Early motor resonance differentiates schizophrenia patients from healthy subjects and predicts social cognition performance

Urvakhsh Meherwan Mehta*, Abhishekh Hulegar Ashok, Jagadisha Thirthalli, Matcheri S. Keshavan

*Corresponding author for this work

Research output: Chapter in Book/Report/Conference proceedingChapterpeer-review

3 Citations (Scopus)


Background: Diminished motor resonance (facilitation of motor potentials during action observation) is possibly related to social cognition deficits in schizophrenia. Adequate social cognition requires the successful moment-to-moment appraisal of social stimuli over a temporal window. However, similar changes in motor resonance with successive action observation stimuli are unknown. We compared the time-course of motor resonance evoked during successive action observation stimuli between schizophrenia patients (antipsychotic-naïve and medicated) and healthy subjects and examined its association with social cognition performance. Method: Fifty-four schizophrenia patients (33 antipsychotic-naive) and 45 healthy subjects underwent 10-recordings (T1 to T10) of cortical reactivity, using two single (sp)- and two paired-pulse (pp) transcranial magnetic stimulation (TMS) paradigms, while they observed goal-directed actions and a static image. They also underwent comprehensive social cognition assessments. Results: Sp-motor resonance revealed a significant quadratic time effect (initial fall and then rise) in patients and healthy subjects [F = 12.21, P = 0.001]. Such a pattern was not observed for pp-motor resonance. We categorized motor resonance as early (T1-T3), middle (T4-T7) and late (T8-T10) based on pair-wise comparisons. Early, but not middle or late sp-motor resonance was reduced in antipsychotic naïve patients compared to the medicated patients and healthy subjects (F = 3.41, P = 0.037). Social cognition composite score had significant correlations with both early sp-motor resonance (r = 0.34, P = 0.01) and early pp-motor resonance (r = 0.314, P = 0.02) in the combined patient group. Conclusions: Motor resonance time-courses did not vary across groups. The magnitude of early motor resonance was reduced in the antipsychotic-naïve schizophrenia group, compared to healthy subjects. Early phase motor resonance was associated with social cognition deficits in patients.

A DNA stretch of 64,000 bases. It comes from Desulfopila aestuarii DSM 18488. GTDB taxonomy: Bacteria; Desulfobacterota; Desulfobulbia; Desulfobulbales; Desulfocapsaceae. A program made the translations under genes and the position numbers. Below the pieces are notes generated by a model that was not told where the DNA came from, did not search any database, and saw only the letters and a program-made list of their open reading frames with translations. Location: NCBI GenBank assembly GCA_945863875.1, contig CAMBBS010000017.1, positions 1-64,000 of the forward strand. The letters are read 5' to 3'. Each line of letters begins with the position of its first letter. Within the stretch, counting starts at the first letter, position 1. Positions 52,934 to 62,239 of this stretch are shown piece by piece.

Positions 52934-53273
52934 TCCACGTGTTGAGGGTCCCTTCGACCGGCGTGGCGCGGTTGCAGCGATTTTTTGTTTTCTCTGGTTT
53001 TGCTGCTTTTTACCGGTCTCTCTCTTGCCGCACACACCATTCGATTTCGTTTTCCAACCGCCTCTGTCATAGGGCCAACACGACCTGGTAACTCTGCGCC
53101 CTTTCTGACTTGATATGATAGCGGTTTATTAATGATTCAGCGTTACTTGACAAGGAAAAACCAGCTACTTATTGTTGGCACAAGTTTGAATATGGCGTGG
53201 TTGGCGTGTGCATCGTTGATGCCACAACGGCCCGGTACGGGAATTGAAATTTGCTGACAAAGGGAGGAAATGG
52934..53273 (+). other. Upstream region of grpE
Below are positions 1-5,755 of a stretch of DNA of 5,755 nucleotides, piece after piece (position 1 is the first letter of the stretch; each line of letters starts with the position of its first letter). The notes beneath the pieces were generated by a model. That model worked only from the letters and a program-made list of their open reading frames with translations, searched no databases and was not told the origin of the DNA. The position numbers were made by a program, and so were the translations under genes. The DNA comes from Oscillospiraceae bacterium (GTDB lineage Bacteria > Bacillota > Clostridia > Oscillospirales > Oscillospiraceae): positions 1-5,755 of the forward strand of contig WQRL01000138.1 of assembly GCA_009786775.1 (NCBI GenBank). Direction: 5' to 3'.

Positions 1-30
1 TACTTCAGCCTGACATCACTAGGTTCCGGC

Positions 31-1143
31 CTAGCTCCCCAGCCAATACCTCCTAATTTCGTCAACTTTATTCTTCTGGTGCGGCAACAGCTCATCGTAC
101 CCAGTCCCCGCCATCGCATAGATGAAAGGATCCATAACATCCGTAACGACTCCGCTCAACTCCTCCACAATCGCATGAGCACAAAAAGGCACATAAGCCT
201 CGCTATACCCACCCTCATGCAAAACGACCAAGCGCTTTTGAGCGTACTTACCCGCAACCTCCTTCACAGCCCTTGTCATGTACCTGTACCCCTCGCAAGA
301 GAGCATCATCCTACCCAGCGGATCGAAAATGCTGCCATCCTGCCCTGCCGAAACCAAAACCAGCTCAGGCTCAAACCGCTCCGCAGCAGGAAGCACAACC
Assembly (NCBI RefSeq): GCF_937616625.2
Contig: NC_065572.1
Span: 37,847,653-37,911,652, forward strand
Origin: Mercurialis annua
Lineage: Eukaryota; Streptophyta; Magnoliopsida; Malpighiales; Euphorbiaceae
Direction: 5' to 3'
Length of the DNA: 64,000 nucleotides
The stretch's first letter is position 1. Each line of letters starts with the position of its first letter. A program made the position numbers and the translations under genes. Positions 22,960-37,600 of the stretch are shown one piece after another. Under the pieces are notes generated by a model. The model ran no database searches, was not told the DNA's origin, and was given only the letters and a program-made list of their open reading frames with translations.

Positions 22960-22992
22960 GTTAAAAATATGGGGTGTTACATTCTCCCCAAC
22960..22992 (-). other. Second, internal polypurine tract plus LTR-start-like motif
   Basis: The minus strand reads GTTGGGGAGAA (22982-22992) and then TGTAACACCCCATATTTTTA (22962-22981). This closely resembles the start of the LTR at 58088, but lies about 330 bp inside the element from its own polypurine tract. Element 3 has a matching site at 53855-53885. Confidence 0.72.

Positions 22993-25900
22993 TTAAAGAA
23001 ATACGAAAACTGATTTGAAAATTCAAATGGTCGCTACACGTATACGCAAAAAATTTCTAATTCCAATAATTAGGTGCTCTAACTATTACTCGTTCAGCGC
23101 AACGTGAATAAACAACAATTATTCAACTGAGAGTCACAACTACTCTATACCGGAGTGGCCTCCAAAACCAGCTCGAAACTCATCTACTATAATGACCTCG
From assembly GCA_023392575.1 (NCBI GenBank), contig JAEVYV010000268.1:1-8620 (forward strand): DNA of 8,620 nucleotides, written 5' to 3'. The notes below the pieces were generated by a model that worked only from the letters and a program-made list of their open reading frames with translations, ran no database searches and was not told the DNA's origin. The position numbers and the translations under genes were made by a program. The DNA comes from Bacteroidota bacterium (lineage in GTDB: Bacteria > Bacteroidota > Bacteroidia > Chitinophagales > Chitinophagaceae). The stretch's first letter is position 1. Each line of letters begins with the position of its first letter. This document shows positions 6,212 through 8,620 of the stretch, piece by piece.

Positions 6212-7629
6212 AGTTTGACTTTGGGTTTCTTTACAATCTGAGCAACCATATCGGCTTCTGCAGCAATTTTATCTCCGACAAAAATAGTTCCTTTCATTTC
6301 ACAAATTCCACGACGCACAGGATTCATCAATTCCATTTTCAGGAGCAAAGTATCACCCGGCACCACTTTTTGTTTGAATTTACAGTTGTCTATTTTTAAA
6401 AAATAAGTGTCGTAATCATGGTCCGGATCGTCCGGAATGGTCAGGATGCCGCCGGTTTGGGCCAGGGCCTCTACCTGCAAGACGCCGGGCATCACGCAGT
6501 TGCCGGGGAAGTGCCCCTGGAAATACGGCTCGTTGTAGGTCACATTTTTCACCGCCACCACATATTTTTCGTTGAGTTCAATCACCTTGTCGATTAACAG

Original languageEnglish
Title of host publicationProgress in Brain Research
EditorsNarayanan Srinivasan
PublisherElsevier B.V.
Number of pages22
ISBN (Print)9780444642523
Publication statusPublished - 1 Jan 2019

Publication series

NameProgress in Brain Research
ISSN (Print)0079-6123
ISSN (Electronic)1875-7855


  • Mirror neuron activity
  • Psychosis
  • Social cognition
  • Temporal sequence
  • Time course


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